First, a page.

The findings come from a single-center, retrospective review of patients with newly diagnosed glioblastoma who had undergone surgery and chemoradiation, and were then prescribed maintenance with oral temozolomide.
Overall, patients who took the drug in the morning had an average overall survival (OS) of about 17 months post-diagnosis vs 13.5 months when the drug was taken in the evening.
The difference was even more pronounced in a subset of 56 patients with MGMT methylated tumors: average OS was about 25.5 months when temozolomide was taken in the morning vs 19.5 months when taken in the evening.
Both these OS differences were statistically significant, the researchers noted.
However, the OS difference was not significant in the subset of 95 patients with unmethylated tumors (median OS = 1.06 with morning dosing vs. 1.04 years with evening).
The results were published online in Neuro-Oncology Advances.
This was a single center study and not a randomized trial, but the team is encouraged by the results, commented co-senior author Erik D. Herzog, PhD, professor of biology in Arts & Sciences, Washington University School of Medicine, St. Louis, Missouri.
“But the results only show a correlation with morning temozolomide and increased overall survival,” he said. “We aim to collaborate with physicians who track when their patients take temozolomide along with other measures such as the patient’s sleep-wake schedule, to further evaluate the potential for circadian medicine in glioblastoma.”
Worth Mentioning to Patients
Approached for comment, Adilia Hormigo, MD, PhD, a professor in the Department of Neurology, Medicine, and Neurosurgery at Mount Sinai Hospital in New York City, said this is an important observation but needs confirmation in a prospective study.
“Many patients do take it [temozolomide] in the evening, along with anti-nausea medication, and then go to sleep,” said Hormigo, who was not involved with the study. “But some of these patients were in a clinical trial and they were taking it in the morning as well as evening.”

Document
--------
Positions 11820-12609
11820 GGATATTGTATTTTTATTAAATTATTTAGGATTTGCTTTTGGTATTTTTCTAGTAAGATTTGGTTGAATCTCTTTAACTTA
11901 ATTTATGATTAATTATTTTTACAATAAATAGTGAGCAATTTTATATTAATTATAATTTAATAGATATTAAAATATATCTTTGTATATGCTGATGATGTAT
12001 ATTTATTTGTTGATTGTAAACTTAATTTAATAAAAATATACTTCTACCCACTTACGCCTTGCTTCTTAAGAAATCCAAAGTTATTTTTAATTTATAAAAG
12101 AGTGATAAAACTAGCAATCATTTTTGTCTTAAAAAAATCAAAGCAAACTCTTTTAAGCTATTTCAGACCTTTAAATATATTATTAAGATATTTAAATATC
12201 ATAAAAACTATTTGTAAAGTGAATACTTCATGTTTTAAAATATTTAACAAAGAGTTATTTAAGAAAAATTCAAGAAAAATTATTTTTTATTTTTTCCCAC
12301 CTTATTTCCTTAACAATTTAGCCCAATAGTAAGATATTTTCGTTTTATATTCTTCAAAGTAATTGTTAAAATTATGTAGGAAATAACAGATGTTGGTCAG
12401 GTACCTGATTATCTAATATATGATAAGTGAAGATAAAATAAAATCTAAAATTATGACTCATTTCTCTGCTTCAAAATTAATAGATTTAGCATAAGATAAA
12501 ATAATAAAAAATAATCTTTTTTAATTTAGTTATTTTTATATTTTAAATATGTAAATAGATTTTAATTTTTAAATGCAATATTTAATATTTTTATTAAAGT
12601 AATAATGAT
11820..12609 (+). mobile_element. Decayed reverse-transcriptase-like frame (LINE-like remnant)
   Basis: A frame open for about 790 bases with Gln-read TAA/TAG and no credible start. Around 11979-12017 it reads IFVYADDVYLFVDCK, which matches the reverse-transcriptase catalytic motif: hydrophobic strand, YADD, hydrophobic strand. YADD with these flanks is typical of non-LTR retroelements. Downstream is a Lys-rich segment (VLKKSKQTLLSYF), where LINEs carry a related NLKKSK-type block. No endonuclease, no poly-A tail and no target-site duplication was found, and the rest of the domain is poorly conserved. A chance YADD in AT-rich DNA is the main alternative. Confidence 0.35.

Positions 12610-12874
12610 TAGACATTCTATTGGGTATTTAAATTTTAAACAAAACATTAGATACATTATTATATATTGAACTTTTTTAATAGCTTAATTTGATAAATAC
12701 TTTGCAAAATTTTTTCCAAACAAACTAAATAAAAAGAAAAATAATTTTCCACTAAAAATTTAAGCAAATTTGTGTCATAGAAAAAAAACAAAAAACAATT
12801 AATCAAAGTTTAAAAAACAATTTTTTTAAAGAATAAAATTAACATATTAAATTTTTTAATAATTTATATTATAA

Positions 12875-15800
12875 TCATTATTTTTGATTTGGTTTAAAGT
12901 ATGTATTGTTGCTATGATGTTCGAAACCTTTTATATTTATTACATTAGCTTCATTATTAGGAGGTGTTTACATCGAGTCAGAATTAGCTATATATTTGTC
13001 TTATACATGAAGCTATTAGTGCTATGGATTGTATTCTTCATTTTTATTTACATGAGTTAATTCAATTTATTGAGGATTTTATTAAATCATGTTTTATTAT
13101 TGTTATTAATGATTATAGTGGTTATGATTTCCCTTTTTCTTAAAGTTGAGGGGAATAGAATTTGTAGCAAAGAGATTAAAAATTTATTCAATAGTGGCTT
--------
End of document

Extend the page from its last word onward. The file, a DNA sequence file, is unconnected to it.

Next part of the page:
She noted that glioblastoma is a very aggressive disease, and gaining 6 months of survival is very significant. “Something as simple as changing the timing that a medication is given is definitely worth further study,” Hormigo said.
She added that even though the data need confirmation, it is worth discussing with patients. “I will mention it to my patients, that there is some information showing that the treatment schedule could affect outcomes,” Hormigo said. “Patients should be well informed and be part of the decision.”
Why Is Timing Important?
As to why there is a difference between morning and evening dosing, Herzog and colleagues have several theories.
“In a prior study, we found that glioblastoma cell lines in a dish have daily rhythms in sensitivity to temozolomide,” Herzog told Medscape Medical News. “This indicates the daily rhythm can arise within the tumor.”
As an example, the circadian clock may modulate the DNA damage caused by temozolomide, the cells’ ability to repair the DNA damage, or even the cells’ propensity to commit to apoptosis, he explained.
“Daily rhythms in the abundance or activity of DNA repair enzymes like ATM or MGMT could produce these results,” he said. “In addition, we must consider that in patients, temozolomide delivery to the tumor may vary with time of day. There are known rhythms in permeability of the blood–brain barrier, for example.”
The study was funded through the Alvin J. Siteman Cancer Center Siteman Investment Program through funding from The Foundation for Barnes-Jewish Hospital and the Barnard Trust, The Children’s Discovery Institute, and the National Cancer Institute. The authors disclosed no relevant financial relationships. Hormigo has received research grants from MD Serono and Novocure and is on the advisory board for TargTex.
Neuro-Oncology Advances. Published online March 2, 2021. Abstract